7 Common Legal Mistakes You Should Avoid in Your Business
Starting and running a business can be challenging. Business owners have to manage employees, ensure excellent customer service, work on marketing, and more. Among all the chaos, business owners tend to neglect the legal aspects of their business, which ends up hurting them in the long run.
Here are seven common business legal mistakes you will want to avoid:
Mistake #1: Not Creating a Business Entity
One of the most common small business legal mistakes is business owners starting out with a sole proprietorship. This might be okay if you're a freelancer. But for any other type of business, not creating an entity can hurt you. One of the main reasons you need to create an entity is to separate your business liabilities from your personal assets.
If something goes wrong and a customer sues, your personal assets will not be protected. On the other hand, if you established an LLC, only the assets of the LLC are liable for the lawsuit. In addition, there are many tax benefits that come with establishing a business entity, so you'll want to form one to save money.
Mistake #2: Not Protecting Your Intellectual Property
Whether you have a trademark, a logo, or a patent, you need to make it a priority to protect your intellectual property. This is one of the common business legal mistakes that can really hurt you later on. You'll want to work with a small business lawyer that specializes in areas like filing patents and registering trademarks. Don't go to a business lawyer that does not have any experience in these areas.
Many business owners also tend to neglect their content, whether it's on their website, in ads, or marketing promotions. This is among the most common legal mistakes small business owners make. You want to make sure you copyright your content so that competitors don't lift it from you and start using the material for themselves. It can get really bad if competitors take your work and copyright it before you get around to doing so.
Mistake #3: Not Creating a Comprehensive Employee Contract
Every business has to hire employees to grow. However, you need to make sure that you have a comprehensive employee contract developed. First of all, you need to set the right kind of rules and expectations for employees. Will the employees be hired "at-will" (meaning that you can fire them at any moment without legal ramifications)? What kind of performance do you expect from employees? What other rules do you need to set for employees?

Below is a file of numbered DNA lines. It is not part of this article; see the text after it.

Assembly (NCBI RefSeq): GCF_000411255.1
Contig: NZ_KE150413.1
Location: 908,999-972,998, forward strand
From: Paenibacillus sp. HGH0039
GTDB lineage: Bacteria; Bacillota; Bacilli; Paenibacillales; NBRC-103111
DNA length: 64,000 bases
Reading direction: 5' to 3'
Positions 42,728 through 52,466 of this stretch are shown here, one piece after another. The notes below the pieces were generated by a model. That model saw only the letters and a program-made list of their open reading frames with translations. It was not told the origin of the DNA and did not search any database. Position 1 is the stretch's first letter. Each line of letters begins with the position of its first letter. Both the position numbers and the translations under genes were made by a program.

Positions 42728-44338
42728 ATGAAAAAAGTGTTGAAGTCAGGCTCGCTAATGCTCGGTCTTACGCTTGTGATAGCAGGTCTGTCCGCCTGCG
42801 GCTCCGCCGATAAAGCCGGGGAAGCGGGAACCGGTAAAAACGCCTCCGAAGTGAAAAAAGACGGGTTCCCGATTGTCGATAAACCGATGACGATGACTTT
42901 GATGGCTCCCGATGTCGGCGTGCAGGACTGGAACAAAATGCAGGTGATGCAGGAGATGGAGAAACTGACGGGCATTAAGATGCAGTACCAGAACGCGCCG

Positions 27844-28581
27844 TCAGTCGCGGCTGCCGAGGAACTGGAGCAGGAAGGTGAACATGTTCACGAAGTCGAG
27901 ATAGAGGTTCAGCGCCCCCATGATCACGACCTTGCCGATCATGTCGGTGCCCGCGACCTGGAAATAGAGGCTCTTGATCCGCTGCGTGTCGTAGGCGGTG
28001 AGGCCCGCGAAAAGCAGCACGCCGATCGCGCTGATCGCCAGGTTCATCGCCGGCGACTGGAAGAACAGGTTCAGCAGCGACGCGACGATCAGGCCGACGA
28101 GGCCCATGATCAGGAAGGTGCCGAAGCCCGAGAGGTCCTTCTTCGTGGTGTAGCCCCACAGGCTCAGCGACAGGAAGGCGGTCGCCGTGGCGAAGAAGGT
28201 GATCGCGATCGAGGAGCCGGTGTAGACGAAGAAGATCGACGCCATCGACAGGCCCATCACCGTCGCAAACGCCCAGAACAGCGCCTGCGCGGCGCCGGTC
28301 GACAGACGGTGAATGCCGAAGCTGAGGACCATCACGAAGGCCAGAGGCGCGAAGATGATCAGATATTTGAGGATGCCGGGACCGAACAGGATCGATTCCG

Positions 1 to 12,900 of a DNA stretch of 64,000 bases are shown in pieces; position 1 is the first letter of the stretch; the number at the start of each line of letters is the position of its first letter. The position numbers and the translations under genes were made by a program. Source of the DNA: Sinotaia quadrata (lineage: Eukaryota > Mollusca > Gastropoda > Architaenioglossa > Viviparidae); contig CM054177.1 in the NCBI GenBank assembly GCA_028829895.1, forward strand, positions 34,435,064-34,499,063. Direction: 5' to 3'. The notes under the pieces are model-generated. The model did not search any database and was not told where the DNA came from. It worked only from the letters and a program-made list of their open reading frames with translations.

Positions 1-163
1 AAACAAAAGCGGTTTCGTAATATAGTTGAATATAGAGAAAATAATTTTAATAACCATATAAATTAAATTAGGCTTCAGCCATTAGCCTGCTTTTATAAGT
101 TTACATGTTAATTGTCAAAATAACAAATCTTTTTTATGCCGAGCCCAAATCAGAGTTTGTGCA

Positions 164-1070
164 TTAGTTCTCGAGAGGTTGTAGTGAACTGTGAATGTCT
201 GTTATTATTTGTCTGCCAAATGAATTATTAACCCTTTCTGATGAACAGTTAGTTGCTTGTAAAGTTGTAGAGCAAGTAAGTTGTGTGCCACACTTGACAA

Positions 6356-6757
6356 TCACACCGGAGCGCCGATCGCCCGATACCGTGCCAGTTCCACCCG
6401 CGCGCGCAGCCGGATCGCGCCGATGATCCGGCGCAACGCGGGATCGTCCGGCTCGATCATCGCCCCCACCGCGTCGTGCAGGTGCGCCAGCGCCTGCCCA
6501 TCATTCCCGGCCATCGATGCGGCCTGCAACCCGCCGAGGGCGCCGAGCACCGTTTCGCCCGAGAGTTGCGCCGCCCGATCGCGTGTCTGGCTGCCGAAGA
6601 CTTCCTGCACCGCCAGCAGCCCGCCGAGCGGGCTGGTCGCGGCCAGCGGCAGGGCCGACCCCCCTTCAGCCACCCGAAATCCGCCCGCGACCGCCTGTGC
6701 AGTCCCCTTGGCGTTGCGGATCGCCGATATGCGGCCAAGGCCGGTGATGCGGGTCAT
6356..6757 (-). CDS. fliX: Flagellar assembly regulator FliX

Second, you also need to be compliant with state and federal regulations. For instance, most businesses will need to have workers' compensation liability insurance. If it's found that your business does not have coverage, you will be fined by the state and will also be held liable for damages if an employee gets hurt. Finally, you need to protect your data, trade secrets, and insider information. You may need to draft up non-compete, non-solicitation, and non-disclosure agreements.
Mistake #4: Not Having Proper Legal Contracts
Whether you're dealing with clients or business partners, you need to have the right legal contracts. The legal contracts should be written in a way that protects your business and is in favor of it. They also need to clarify the relationships, roles, and responsibilities between parties so that you have a case if things go south.
Getting all the essential contracts isn't that difficult. There are many companies that sell industry-specific legal templates for a low, flat fee. Out of all the legal mistakes entrepreneurs make, this is one that can easily be avoided. However, you will still need to work with a professional business lawyer if you're dealing with more complex relationships like business partnerships.
Mistake #5: Not Understanding Health and Safety Laws
When looking at the legal considerations of operating a business, you cannot overlook health and safety laws. You have to ensure that your employees are working in an environment that doesn't endanger them. Every city and state will have different laws, so you'll need to look into the laws for where you are based.
There are also different laws depending on the industry you're in. Going through a risk assessment, working with an insurer, and consulting with a business attorney will help you make sense of everything. From there, you can take proper measures so that you protect your business from penalties and liabilities.
Mistake #7: Not Setting Up the Financials Properly
If you're offering stock options to your employees, do you have the proper legal structure to do so? Do you have a clear legal outline of how employees will be compensated? Are you taking legal deductions when you file your taxes? Are you following the laws regarding payroll? There will be a lot of legal matters concerning the financial side of your company. It can get really complicated, so you want to consult with both business tax and business legal professionals to help you with the process.